Federal Reserve Chair Jerome Powell Tells Congress More Rate Hikes Are On The Way | Eastern North Carolina Now

    Publisher's Note: This post appears here courtesy of the The Daily Wire. The author of this post is Ben Zeisloft.

    Federal Reserve Chair Jerome Powell warned lawmakers on Tuesday that the central bank would continue to increase the target federal funds rate as inflationary pressures remain elevated.

    Policymakers gradually hiked interest rates 4.5% over the past year amid a rollback in monetary stimulus implemented during the lockdown-induced recession. A robust labor market and persistent inflation in some product categories necessitate further rate hikes, Powell commented in prepared remarks before the Senate Banking Committee.

    "We continue to anticipate that ongoing increases in the target range for the federal funds rate will be appropriate in order to attain a stance of monetary policy that is sufficiently restrictive," he said. "We are seeing the effects of our policy actions on demand in the most interest-sensitive sectors of the economy. It will take time, however, for the full effects of monetary restraint to be realized, especially on inflation."

    The Dow Jones Industrial Average fell 1.2% and the S&P 500 Index fell 1% after the release of the prepared remarks.

    Rate hikes tend to increase borrowing costs for consumers and businesses, applying downward pressure to economic activity and price levels. Officials at the Federal Reserve announced a 0.25% increase in the target federal funds rate last month, marking a slowdown from the previous 0.75% and 0.5% rate hikes. Target interest rates presently sit between 4.5% and 4.75%.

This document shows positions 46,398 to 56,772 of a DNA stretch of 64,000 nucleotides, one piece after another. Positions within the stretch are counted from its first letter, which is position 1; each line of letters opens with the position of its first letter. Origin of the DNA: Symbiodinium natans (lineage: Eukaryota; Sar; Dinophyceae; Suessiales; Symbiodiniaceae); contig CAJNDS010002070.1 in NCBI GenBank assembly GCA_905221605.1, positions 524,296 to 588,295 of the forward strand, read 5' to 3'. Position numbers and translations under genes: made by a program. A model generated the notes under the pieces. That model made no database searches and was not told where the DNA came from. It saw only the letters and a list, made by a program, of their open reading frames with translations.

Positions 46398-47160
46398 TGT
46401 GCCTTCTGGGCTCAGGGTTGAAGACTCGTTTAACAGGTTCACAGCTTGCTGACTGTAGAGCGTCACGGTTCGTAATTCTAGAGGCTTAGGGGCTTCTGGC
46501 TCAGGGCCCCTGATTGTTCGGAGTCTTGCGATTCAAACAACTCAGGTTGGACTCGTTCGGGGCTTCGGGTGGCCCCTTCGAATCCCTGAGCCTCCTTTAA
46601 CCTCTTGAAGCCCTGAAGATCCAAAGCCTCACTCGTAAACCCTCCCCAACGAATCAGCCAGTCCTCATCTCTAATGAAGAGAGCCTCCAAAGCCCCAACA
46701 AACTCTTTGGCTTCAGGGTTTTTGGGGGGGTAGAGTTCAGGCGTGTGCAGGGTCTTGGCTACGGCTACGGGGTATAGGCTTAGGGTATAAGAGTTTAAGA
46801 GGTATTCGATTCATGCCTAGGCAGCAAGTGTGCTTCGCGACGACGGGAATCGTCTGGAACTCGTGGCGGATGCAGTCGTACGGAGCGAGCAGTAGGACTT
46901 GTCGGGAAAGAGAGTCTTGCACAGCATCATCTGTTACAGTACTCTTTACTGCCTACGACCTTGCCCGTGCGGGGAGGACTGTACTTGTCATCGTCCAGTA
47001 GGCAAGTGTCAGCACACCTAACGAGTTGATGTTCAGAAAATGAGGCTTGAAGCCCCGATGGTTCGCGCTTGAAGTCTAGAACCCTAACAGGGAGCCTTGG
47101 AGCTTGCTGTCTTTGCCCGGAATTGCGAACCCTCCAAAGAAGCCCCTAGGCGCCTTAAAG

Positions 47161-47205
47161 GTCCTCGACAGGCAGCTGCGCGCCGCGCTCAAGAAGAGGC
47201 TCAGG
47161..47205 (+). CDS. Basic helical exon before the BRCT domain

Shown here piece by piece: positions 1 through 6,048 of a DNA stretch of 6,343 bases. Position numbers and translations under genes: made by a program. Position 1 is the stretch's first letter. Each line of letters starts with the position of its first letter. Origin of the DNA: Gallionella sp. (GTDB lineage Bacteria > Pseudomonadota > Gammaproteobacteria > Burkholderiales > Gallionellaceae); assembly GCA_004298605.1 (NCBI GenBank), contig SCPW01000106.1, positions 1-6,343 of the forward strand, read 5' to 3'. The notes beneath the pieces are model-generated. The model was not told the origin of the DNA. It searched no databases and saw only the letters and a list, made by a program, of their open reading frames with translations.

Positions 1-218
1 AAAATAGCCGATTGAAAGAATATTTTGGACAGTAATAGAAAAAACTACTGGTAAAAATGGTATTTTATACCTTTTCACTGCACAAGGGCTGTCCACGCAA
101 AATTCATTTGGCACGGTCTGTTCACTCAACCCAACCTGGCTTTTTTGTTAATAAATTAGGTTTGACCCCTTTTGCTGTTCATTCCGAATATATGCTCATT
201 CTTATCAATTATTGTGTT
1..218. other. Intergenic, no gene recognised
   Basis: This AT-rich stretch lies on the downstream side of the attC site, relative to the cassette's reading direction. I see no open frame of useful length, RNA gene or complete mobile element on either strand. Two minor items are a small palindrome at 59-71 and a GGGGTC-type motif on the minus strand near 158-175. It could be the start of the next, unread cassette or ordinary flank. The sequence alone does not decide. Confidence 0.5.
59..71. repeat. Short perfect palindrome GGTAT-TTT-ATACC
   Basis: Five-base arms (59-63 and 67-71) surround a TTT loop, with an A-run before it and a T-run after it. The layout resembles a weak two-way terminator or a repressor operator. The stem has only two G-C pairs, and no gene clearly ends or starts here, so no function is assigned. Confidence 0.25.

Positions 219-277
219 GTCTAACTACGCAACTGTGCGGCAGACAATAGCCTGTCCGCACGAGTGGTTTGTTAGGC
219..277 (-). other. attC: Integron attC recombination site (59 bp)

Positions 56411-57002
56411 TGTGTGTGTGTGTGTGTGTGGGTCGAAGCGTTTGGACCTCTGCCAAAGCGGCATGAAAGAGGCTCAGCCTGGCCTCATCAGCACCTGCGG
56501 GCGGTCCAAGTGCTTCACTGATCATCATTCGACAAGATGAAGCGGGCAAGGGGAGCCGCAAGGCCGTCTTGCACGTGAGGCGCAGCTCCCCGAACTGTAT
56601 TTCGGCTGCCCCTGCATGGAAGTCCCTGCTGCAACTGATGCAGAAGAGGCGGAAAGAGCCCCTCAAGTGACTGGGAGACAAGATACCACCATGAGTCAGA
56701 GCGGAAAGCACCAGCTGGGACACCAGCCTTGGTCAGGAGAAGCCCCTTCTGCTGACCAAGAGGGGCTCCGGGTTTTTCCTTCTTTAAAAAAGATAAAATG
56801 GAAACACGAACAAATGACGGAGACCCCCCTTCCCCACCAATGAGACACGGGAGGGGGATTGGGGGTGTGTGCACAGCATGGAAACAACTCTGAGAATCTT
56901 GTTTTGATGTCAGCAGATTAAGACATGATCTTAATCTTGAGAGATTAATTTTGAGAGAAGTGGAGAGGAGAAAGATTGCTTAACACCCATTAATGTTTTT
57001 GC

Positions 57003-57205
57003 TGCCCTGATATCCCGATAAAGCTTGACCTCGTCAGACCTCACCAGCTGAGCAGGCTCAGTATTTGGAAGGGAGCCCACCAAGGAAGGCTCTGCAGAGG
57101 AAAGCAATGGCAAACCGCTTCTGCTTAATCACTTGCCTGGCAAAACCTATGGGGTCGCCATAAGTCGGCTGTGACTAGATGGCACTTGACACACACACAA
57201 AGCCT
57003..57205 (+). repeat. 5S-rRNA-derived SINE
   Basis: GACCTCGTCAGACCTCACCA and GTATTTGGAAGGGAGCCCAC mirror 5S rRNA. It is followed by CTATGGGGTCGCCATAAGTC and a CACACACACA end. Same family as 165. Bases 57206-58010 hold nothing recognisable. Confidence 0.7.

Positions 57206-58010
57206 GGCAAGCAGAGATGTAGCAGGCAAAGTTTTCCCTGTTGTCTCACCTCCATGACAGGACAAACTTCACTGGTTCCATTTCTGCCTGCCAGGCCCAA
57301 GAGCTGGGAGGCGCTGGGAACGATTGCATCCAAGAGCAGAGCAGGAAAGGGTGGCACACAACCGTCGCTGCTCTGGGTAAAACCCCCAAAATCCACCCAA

Powell affirmed that the Federal Reserve intends to encourage a 2% inflation rate, which had been largely maintained in the three decades preceding the lockdown-induced recession. The Personal Consumption Expenditures Price Index, the price level metric favored by the central bank, rose 5.4% between January 2022 and January 2023, while the version of the measure excluding more volatile food and energy categories rose 4.7% over the same time horizon, according to data from the Bureau of Economic Analysis.

    "As supply chain bottlenecks have eased and tighter policy has restrained demand, inflation in the core goods sector has fallen," Powell said in response to the data. "And while housing services inflation remains too high, the flattening out in rents evident in recently signed leases points to a deceleration in this component of inflation over the year ahead."

    Food prices have especially pressured American households in recent months: expenses for food at home increased 11.3% between January 2022 and January 2023, according to Consumer Price Index data released by the Bureau of Labor Statistics, while costs for food away from home rose 8.2% over the same period. A recent bout of the avian flu has decreased the size of poultry flocks, raising costs for chicken and turkey while causing a severe increase in egg prices.

    Real wages, which account for the effect of inflationary pressures, decreased 1.5% between January 2022 and January 2023. "Strong wage growth is good for workers but only if it is not eroded by inflation," Powell told lawmakers.

    President Joe Biden, who entered office when price levels were rising at a 1.4% rate, has reflected economic confidence over the past several months as headline inflation declined. "When I travel the country, I see optimism for this year and the years ahead," the commander-in-chief said in a statement from the White House. "We must finish the job in transitioning to stable and steady growth that benefits all Americans, while laying the foundation for strong and shared growth for years to come."
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